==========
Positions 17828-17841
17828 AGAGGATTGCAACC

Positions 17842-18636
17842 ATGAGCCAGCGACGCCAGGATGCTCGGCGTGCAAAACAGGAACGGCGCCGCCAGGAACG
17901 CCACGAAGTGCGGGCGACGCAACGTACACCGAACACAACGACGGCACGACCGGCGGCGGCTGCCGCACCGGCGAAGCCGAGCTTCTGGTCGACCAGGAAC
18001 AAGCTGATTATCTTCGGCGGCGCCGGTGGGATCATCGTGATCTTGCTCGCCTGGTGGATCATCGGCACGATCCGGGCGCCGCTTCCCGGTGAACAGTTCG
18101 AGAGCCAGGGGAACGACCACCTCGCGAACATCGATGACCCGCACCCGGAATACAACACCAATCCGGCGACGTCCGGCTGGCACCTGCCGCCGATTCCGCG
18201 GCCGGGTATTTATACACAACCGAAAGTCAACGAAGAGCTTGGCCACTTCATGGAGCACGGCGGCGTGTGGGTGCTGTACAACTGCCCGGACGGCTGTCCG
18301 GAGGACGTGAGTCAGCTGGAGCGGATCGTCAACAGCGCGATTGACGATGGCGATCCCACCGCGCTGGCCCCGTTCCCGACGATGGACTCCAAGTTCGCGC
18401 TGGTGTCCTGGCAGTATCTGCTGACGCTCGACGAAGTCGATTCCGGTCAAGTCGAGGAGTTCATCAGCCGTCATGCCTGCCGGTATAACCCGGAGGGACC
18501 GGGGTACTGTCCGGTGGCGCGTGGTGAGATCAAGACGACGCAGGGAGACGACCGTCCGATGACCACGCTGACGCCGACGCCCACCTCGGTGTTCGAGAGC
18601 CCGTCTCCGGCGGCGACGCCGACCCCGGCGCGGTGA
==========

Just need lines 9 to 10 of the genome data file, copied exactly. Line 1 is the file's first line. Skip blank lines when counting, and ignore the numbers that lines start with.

18301 GAGGACGTGAGTCAGCTGGAGCGGATCGTCAACAGCGCGATTGACGATGGCGATCCCACCGCGCTGGCCCCGTTCCCGACGATGGACTCCAAGTTCGCGC
18401 TGGTGTCCTGGCAGTATCTGCTGACGCTCGACGAAGTCGATTCCGGTCAAGTCGAGGAGTTCATCAGCCGTCATGCCTGCCGGTATAACCCGGAGGGACC